Sunday, October 30, 2011

Grizzly G0698 lathe review.

                To start this review off I would like for you to be aware that this is the only lathe I have ever used but with my background in custom cabinets I do know equipment. Now to the review on the lathe. When I was choosing my lathe I kept a few things in consideration. I wanted variable speed because I didn't want to be changing belts all the time. I also wanted a machine that could do most anything I wanted it to do since I had never done wood turning before. So I wanted a large swing to be able to turn large bowls and enough room between centers to handle most spindles. Now for the most critical part I needed a lathe I could afford.
                So I decided on the Grizzly G0698 and I have had it now for about 3 months and I have turned probably around one hundred bowls and other things on it. It has a 18 inch swing and 47 inches between center. A 2hp 3 phase motor with a inverter so it runs on standard 220v. It weighs in at close to 500lbs out of the crate. Solid cast iron legs and a machined bed.
                Now for the pros of the lathe. It was heavy but with a helper it took about an hour to setup including leveling the feet. My head and tail stock centers line up perfectly. all of my movable parts seem to fit very well. I did do about 2 minutes worth of filing on my banjo but that was more for me than having too. The motor runs quiet and I have not noticed any excessive heat. it does get a little warm when I am sanding at slow speed but nowhere near the point that I have any concern. There has been talk about the lathe hunting at very slow speeds and mine does at below 50 rpm but I get bored myself at that speed and my specs say not to go below 100 rpm so no problem there. The lathe has a lot of power and I have turned ruff cut blanks up to around 75lbs. I ended up building a ballast box for my lathe and added around 600lbs to it and I am able to start turning most of what I turn at around 400 rpm. I could probably start turning faster than that but I'm on a conventional foundation and my floor will flex and give me a wobble. That I will be fixing pretty soon.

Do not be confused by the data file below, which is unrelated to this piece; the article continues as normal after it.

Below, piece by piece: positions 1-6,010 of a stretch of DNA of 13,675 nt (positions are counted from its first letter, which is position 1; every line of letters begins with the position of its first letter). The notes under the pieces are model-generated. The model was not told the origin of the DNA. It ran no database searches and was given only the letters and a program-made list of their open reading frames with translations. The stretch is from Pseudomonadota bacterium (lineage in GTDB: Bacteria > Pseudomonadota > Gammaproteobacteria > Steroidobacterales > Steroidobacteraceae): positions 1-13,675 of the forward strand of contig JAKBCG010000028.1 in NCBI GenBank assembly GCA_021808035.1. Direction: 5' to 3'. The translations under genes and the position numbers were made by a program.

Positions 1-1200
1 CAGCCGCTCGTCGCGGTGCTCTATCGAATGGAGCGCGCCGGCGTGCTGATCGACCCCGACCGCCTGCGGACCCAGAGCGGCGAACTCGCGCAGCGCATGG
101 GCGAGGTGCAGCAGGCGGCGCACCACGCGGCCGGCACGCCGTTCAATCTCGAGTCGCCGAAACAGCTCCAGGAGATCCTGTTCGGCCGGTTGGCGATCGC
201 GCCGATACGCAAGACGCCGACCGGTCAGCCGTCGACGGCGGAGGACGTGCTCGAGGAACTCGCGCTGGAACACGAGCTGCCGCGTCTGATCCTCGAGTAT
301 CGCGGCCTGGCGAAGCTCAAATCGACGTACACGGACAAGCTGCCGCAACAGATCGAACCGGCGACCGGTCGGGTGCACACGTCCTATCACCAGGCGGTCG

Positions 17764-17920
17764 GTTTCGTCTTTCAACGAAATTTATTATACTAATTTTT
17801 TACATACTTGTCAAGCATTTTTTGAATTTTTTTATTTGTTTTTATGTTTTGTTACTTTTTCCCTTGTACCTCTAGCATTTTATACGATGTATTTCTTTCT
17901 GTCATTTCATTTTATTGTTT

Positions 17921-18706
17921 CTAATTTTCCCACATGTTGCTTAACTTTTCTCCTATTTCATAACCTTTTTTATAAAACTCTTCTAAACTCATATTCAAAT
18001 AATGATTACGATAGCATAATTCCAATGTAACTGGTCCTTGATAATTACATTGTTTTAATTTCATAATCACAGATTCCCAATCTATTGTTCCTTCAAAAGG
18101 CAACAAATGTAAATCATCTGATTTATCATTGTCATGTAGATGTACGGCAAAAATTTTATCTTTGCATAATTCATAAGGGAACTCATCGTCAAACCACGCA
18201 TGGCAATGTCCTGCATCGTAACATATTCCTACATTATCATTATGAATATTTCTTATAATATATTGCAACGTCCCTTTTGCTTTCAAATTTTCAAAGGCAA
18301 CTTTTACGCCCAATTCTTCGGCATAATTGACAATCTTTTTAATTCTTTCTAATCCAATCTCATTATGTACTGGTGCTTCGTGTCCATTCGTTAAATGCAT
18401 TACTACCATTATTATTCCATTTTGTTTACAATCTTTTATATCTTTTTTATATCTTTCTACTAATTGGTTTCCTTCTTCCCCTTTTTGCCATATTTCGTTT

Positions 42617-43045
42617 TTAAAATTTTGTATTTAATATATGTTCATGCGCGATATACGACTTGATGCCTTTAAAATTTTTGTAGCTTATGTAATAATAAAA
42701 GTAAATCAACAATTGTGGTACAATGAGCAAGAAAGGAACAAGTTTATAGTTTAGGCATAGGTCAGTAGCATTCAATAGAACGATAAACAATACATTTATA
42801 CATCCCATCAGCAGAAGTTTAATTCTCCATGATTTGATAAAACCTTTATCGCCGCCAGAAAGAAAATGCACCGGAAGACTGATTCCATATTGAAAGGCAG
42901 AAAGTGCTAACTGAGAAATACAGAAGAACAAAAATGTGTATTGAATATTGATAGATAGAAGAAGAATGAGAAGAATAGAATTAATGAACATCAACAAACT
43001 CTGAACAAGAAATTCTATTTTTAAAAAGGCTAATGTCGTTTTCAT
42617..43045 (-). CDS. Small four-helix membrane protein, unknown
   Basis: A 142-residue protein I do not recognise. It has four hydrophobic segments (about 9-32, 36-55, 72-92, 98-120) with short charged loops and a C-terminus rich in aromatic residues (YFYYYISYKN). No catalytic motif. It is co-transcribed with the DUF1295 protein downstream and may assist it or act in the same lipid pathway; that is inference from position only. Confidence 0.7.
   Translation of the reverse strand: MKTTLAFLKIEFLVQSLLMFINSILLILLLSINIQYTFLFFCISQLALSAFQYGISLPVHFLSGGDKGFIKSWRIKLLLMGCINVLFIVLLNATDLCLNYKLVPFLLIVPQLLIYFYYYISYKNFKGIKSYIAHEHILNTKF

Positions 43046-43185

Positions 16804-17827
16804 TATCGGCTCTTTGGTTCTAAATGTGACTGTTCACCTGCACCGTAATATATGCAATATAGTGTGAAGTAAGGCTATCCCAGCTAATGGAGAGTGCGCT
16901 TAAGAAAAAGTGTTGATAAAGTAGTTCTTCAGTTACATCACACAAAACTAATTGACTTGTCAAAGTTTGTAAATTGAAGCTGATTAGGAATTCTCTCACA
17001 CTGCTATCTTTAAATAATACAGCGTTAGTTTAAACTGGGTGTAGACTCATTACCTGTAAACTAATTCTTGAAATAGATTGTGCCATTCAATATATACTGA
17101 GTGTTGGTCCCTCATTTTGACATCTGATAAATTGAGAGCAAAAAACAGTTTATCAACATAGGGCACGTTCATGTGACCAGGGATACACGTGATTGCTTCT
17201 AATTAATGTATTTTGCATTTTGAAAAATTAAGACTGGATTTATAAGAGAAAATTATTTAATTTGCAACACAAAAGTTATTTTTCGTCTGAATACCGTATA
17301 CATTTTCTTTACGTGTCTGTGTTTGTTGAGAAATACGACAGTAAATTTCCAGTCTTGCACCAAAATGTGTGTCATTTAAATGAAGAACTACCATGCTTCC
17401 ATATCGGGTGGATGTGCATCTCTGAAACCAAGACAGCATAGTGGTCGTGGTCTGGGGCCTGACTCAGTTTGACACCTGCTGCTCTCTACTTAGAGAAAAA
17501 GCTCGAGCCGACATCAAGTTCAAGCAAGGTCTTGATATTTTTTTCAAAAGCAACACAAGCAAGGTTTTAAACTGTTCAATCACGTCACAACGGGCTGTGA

Now for the cons of the lathe. Soon after receiving my lathe I noticed a crack on the head where the indexing holes are. Let me say something before I go any further. I have not contacted Grizzly on any of my issues with the lathe. I have read that they do have excellent customer service but as of now I can live with my few problems easier than I can live without my lathe for a week or so. Another issue with the lathe is the bolt that tightens up the tool rest stripped out when my cousin was using the lathe. So I don't know if it was abuse or not but it was an easy fix for about 20 cents at our local hardware store here in Noxapater Ms. Now for my last con on the lathe. The large bolt that tightens the banjo to the bed vibrates loose and every so often you have to reach under the bed and tighten it by hand. It mostly has to be done when you don't tighten the banjo while you are sanding. This could easily be fixed with a locking nut but I would I like not having to use tools to remove it so not a problem again.
                In the end I have been very happy with my lathe so far. it has done everything I have asked of it when I asked it. I am sure the more expensive lathes are very nice and one day I hope to get to use some of these. For now I am happy with my choice and having the extra $800 worth of accessories I was able to get with the savings from not getting one of the other lathes. 

Thanks Joseph Bealis

1 comment:

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